This is contrary to one of the definitive lessons of Jesus. When asked what one must do to inherit eternal life, Jesus tells the story of a Good Samaritan. Imagine telling this story in an evangelical fundamentalist church today: “A Baptist passes by an injured man on the side of the road. Then a Methodist. Then a non-denominational evangelical Christian all pass by. But a Muslim stops to help him, and goes above and beyond to heal him and keep him safe. You want eternal life? Try to love your neighbor the way an exemplary Muslim does.”

Imagine the outrage. They would probably crucify him!

“You will know them by their fruits,” Jesus says (Matthew 7:16). If the source of every act of generosity is God, then people—wittingly or unwittingly—have a connection to God. Whatever else may be said about them, they are imitating the One in whose image they are made. And it’s not merely a reflection: the act itself is the very action of God. This expansive, inclusive view of God seems much more in line with Jesus’s own teaching.

Krishna continues: There is nothing in the three worlds for me to gain, Arjuna, nor is there anything I do not have; I continue to act, but I am not driven by any need of my own. (3:22)

He goes on say If he were to stop acting in self-giving love, the cosmos would simply end. This is another reason good works don’t earn a reward. Participating in God’s self-giving goodness is the whole point. In truth, there is nothing else.

Prayer:
God, thank you for all that is, because it is all given of yourself. Your breath sustains existence itself. Though I often see only frailty and scarcity, I am part of your perfect, self-giving love to the world.

The Bible and the Bhagavad Gita 13: Faith Versus Works

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Ernst Nowak, Piggyback, 1919.

 

Arjuna is confused. If the goal is to realize the Self, to free ourselves from attachment and recognize our unity with the divine, why should he ride into battle? Krishna replies:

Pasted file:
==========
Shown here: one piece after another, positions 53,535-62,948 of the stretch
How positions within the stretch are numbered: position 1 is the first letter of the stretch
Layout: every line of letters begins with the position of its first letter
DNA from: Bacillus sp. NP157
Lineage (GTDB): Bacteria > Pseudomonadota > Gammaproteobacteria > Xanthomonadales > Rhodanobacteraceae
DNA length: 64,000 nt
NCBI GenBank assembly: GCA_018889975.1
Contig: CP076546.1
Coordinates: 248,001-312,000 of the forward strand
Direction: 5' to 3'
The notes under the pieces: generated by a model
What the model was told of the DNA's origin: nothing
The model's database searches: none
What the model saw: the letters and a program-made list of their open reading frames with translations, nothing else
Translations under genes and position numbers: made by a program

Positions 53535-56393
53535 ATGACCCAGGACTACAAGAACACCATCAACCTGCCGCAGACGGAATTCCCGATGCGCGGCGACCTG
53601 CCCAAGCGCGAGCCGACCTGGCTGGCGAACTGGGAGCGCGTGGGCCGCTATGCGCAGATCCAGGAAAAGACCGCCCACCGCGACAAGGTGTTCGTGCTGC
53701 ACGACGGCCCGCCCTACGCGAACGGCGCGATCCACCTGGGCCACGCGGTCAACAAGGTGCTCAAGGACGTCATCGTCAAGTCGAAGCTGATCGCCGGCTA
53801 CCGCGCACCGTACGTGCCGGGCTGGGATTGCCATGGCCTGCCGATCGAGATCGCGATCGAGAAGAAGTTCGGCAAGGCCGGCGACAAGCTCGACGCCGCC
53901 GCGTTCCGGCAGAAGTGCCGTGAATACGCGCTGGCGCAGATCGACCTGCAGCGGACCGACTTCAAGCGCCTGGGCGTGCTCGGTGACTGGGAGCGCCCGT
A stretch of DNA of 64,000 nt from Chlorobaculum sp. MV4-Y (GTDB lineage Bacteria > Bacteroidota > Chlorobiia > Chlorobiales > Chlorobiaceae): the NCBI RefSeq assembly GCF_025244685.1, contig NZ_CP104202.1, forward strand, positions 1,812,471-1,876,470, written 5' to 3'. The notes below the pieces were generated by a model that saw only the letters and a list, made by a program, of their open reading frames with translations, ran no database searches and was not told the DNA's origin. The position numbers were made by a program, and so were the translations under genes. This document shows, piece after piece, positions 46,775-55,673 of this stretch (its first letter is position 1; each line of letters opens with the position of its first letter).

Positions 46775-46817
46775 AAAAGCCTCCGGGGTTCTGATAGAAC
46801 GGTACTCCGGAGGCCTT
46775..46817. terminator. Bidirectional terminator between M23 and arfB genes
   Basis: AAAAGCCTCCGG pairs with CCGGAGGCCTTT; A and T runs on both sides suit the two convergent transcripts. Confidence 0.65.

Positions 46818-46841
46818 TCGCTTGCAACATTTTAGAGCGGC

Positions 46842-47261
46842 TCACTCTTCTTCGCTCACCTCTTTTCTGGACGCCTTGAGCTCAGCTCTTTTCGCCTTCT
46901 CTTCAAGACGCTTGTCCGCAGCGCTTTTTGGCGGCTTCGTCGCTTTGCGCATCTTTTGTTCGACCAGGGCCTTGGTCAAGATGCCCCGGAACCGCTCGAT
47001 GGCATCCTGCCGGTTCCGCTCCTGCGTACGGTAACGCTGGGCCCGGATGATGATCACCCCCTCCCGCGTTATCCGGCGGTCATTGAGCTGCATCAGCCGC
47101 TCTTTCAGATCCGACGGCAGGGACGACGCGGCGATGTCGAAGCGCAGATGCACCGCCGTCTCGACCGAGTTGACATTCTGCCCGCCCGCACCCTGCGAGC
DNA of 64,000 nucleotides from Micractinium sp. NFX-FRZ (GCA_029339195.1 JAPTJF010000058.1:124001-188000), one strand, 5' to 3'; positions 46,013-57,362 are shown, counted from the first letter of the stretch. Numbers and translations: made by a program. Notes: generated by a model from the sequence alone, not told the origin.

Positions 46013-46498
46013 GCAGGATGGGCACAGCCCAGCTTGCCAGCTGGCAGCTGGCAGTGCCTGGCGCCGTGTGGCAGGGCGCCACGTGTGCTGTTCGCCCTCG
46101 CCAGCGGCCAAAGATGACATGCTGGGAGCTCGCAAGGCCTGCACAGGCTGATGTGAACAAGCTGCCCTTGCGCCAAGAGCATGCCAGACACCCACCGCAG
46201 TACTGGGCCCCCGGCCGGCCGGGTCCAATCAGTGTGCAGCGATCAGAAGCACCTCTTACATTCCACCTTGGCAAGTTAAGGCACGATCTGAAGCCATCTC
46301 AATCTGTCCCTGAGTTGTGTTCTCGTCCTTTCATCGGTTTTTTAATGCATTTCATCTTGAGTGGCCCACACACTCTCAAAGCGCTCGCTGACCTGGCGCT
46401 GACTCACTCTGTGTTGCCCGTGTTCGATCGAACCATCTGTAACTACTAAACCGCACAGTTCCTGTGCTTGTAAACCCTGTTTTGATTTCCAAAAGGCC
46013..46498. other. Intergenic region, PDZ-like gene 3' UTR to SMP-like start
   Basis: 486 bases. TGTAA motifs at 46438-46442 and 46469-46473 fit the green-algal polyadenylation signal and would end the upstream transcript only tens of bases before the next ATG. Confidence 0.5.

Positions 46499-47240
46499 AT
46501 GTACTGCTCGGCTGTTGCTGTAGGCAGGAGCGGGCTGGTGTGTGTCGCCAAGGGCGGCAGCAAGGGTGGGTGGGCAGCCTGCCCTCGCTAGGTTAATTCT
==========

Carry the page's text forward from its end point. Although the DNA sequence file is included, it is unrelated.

At the beginning of time, I declared two paths for the pure of heart: jnana yoga, the contemplative path of spiritual wisdom, and karma yoga, the active path of selfless service. …At the beginning, [humankind] and the obligation of selfless service were created together. Through selfless service you will always be fruitful and find the fulfillment of your desires. (BG 3:3, 10)

We see a similar tension between faith and works in Christian tradition.

Paul: For by grace you have been saved through faith, and this is not your own doing; it is the gift of God— not the result of works, so that no one may boast. (Ephesians 2:8-9)

James: For just as the body without the spirit is dead, so faith without works is also dead. (James 2:26)

In context, this is not really a disagreement. When Paul is talking about works, he is talking mainly about circumcision, which was a barrier for Gentile men who wanted to become Christian (see Galatians 5:2-6, or my book on the subject). But Christians started abstracting “works” to mean acts of service, and today our major doctrines seem to suggest that salvation is a matter of thinking correctly about Jesus instead of pouring ourselves out in love for the world, as he did.

Christian doctrine’s usual answer to this tension between internal work and external work was to say one proceeds from the other: our good works are the fruit of our faith in Jesus.